In This Issue:

Dear Momentum Options Subscriber,

The bulls had trouble out the gate at the start of last week, as the Dow fell for the second-straight Monday. The VIX closed above 12.50, and Apple (AAPL, $115.52, up $0.39) dropped below $120 and its 200-day moving average for the first time in two years. All three of these were great clues that the rest of the week would be wild.

The Dow fell 46 points, or 0.3%, to finish at 17,373 on Friday. The blue-chips traded to a low of 17,279 while holding near-term support at 17,400-17,350 into the close. There is additional weakness to 17,200-17,000 on a drop below 17,250. Resistance is at 17,500-17,600. A move above the latter would indicate that a short-term bottom might be in.


The S&P 500 slipped 6 points, or 0.3%, to close 2,077. The index tested a low of 2,067, while support at 2,075-2,070 and the 200-day moving average was stretched. There is additional help at 2,060-2,050 on a drop below 2,065. Resistance is at 2,095-2,100 and the 50- and 100-day moving averages.


The Nasdaq declined 13 points, or 0.3%, to settle at 5,043. Tech tumbled to a low of 5,006 on Friday but was able to hold the 100-day moving average into the close. The close below 5,050 keeps risk open to 5,000-4,950. Resistance is at 5,075-5,100 and the 50-day moving average.


The Russell 2000 gave back 9 points, or 0.7%, to end at 1,206. The small-caps made a late-day fade to 1,200 and held this level into the close. There is additional risk to 1,175 if 1,190 is cracked this week. Resistance is at 1,220-1,225 and the 200-day moving average.


The S&P 500 Volatility Index ($VIX, 13.39, down 0.38) traded to a high of 14.58 intraday, with the bulls holding 15 and the 200-day moving average. The close below 13.50 and the 50- and 100-day moving averages was slightly bullish. A further push below 12.50-11.50 for several days might indicate that the worst is over.


I warned that the start of August is historically weak, and the bears took this time to do some serious technical damage. For the week, the Dow fell 316 points, or nearly 2%, while the S&P 500 declined 26 points, or more than 1%. The Nasdaq dropped 85 points, or 1.7%, while the Russell 2000 tanked 32 points, or nearly 3%.

The Dow is in danger of testing its February lows, and a “death cross” is getting ready to form between the 50-day and 200-day moving averages. This setup clearly shows risk to 17,000.

The S&P 500 is in a similar situation, as it has formed a mini death cross, with the 50-day moving average falling below its 100-day moving average. The bulls held the 200-day moving average, however, and the index is above its July lows. The uptrend channel from the February low is at 2,060, which is why any drop below this level would be a bearish development. A floodgate to 2,000 could open if 2,040 is breached. A rebound rally can’t be trusted until 2,100 is cleared and holds for several sessions.

The 50-day moving average on the Nasdaq has flattened out, but the 100-day and 200-day moving averages are still sloping slightly higher. The bears came within a six-pack of tapping 5,000 on Friday. A drop below this level will likely get 4,900 and the 200-day moving average in play. The bulls won’t have any clear momentum until they can get the index back above 5,200.

The Russell 2000 closed below its 200-day moving average last week for the first time since December of 2014. The chart shows possible cascading risk to 1,150 and the January/early-February lows if 1,200-1,190 is taken out. A mini death cross between the 50- and 100-day moving averages is also developing.

The VIX gave the best clue of all that there would be a flush lower in the market following Wednesday’s test to 10.88. I have said all summer that any closes below 11.50 would confirm strong bullish momentum, and that there could be a possible push to single digits coming into play. However, the drop to 10.88 occurred the day after Tuesday’s close at 13, with the VIX finishing above 12.50 at 12.51 on Wednesday. The 12.50-11.50 levels need to hold for several sessions to indicate that the market is calming, which is why Wednesday’s move couldn’t be trusted. On the flip side, the bears need to hold the 15 level on the VIX for a few sessions before I would roll with them for a short-term ride to 20.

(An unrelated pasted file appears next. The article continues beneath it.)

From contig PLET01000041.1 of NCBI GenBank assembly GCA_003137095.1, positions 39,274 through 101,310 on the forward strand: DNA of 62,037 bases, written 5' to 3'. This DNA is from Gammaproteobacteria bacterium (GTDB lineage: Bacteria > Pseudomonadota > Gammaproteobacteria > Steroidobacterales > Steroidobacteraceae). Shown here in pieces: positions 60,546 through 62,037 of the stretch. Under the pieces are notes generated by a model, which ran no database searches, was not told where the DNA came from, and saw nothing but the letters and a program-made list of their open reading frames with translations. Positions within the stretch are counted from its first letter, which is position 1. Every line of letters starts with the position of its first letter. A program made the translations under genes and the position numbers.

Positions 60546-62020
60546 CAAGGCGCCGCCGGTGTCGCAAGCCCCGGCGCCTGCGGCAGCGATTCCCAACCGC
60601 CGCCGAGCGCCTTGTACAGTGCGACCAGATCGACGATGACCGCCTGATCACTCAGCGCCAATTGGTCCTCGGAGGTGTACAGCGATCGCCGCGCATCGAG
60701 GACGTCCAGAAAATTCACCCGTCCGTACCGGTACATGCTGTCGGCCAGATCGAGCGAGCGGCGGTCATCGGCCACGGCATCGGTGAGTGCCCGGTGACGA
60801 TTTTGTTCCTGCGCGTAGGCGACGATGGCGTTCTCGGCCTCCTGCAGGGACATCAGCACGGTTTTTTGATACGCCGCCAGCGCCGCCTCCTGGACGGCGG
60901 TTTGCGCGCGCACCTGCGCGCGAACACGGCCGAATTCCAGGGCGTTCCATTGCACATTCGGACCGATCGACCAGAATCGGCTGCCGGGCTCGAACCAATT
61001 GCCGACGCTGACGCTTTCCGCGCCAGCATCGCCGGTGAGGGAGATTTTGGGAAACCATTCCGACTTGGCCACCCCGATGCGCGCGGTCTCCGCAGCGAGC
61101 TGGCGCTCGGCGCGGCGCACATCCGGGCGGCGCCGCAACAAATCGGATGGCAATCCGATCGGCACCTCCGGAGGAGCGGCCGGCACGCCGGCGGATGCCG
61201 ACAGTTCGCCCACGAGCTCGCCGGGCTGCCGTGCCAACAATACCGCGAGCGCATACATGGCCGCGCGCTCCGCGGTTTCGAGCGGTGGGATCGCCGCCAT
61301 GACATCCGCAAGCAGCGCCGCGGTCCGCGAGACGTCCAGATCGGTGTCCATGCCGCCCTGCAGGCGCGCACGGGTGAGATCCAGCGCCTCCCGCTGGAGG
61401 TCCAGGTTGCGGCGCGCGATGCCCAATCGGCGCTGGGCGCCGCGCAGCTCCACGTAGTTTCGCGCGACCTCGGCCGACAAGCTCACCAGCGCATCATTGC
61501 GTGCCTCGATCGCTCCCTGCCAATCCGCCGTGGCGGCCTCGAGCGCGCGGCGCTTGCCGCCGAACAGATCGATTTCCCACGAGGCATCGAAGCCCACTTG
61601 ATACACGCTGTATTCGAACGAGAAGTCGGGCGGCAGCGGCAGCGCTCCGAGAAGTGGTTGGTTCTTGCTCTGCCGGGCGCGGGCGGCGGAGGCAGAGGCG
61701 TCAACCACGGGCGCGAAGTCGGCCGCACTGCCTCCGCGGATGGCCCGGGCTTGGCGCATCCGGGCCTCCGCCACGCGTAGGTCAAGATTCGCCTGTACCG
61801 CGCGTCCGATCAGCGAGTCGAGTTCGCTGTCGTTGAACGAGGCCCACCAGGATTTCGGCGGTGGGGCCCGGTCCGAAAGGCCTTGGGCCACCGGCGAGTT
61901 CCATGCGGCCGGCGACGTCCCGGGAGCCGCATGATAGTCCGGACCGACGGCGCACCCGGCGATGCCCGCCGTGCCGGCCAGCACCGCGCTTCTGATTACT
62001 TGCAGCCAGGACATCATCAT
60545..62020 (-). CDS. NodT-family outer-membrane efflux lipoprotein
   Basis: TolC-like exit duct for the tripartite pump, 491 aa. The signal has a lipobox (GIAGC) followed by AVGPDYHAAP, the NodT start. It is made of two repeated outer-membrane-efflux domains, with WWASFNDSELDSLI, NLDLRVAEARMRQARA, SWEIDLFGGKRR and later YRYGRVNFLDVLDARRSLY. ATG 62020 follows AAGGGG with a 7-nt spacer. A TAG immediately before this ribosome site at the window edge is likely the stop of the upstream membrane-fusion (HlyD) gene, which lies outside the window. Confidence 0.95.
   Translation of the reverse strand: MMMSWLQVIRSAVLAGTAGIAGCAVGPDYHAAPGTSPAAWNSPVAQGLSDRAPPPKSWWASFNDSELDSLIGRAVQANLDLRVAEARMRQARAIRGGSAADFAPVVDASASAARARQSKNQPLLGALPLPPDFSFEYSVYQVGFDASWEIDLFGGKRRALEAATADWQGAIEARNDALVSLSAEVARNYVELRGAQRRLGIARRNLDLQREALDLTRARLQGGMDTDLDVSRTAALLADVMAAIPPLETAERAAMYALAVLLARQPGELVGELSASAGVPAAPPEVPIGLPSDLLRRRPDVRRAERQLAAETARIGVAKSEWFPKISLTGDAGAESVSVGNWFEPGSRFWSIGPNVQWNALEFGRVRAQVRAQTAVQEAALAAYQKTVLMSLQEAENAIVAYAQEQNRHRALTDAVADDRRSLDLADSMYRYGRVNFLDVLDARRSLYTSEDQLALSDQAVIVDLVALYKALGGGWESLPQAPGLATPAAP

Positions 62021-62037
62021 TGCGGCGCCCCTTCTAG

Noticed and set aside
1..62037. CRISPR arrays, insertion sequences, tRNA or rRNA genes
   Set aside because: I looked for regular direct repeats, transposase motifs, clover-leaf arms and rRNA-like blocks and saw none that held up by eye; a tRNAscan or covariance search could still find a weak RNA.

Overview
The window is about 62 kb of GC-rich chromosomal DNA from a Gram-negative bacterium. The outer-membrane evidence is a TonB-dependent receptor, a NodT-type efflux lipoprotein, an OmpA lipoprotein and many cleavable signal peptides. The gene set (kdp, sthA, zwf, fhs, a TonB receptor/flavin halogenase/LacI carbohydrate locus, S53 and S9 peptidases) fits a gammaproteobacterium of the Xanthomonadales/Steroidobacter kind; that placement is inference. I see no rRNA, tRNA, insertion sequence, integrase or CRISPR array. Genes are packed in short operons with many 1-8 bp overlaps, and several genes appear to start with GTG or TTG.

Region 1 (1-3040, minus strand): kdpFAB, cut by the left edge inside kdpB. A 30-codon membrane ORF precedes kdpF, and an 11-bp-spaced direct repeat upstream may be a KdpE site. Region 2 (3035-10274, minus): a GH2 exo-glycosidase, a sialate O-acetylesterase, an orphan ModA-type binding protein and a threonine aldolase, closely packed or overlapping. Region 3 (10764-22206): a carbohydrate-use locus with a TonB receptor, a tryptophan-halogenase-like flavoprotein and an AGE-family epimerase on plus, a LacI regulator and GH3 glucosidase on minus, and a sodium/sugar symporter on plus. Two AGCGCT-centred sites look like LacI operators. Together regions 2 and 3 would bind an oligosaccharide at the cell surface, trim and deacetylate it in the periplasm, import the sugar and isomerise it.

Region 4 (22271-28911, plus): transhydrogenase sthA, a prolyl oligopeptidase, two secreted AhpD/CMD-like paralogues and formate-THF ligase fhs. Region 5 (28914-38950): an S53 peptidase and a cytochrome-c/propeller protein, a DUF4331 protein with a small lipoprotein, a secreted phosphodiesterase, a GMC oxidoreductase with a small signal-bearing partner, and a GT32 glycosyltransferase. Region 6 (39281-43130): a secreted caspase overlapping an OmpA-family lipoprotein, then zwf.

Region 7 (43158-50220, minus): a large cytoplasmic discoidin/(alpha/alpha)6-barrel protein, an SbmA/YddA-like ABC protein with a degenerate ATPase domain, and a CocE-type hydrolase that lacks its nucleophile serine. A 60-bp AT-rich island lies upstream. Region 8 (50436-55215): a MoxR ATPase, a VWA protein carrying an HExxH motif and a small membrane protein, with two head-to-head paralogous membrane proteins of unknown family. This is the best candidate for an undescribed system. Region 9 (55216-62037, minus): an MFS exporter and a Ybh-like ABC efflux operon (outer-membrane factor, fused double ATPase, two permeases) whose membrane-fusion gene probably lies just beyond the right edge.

I mentioned above that Apple (AAPL) shares closed below their 200-day moving average for the first time since September of 2013 last week. The move below $120 officially put shares in “correction” territory, and the bulls will need to recover that level this week.

Apple reached a 52-week high of $134.54 in late April. With shares down 14% from their all-time high, Wall Street is finding it hard to put its money where its mouth is.

I immediately did AAPL’s  chart work following Monday’s technical damage and saw a possible test to $115 or $110. Shares traded to a low of $112.10 last Wednesday before bouncing back to hold $115 that day and for the rest of the week.

A mini death cross has also formed in Apple’s chart, with the 50-day moving average falling below the 100-day moving average, and both are slopping lower. There is continued risk to $110-$107.50 on a close below $112. If shares can clear $120-$120.50, it would be a bullish signal.


It is still too early to trade options on Apple until a clearer picture develops or one of the aforementioned price targets is cleared. If shares can clear $120, the AAPL September 125 calls (AAPL150918C00125000, $1.00, up $0.05) could be targeted for a bullish run back to $125-$130.

If Apple shares fall below $112, bearish traders could target the AAPL September $105 puts (AAPL150918P00105000, $1.20, down $0.05) for further weakness and a drop below $110.

Apple wasn’t the only high-profile name to see its shares take on additional turbulence. Twitter (TWTR, $27.04, down $0.50) touched fresh 52-week lows following Friday’s drop to $26.87. Shares look “cheap” at current levels, but Twitter is a much different company than Apple, with far more issues than a sagging stock price.


Twitter is trading within $1 of Wall Street’s initial public offering (IPO) price of $26 a share from November 2013. While I mentioned that shares look cheap, it wouldn’t surprise me to see them get even cheaper. There is no technical support at current levels, and the recent slide to fresh all-time lows is not an encouraging sign.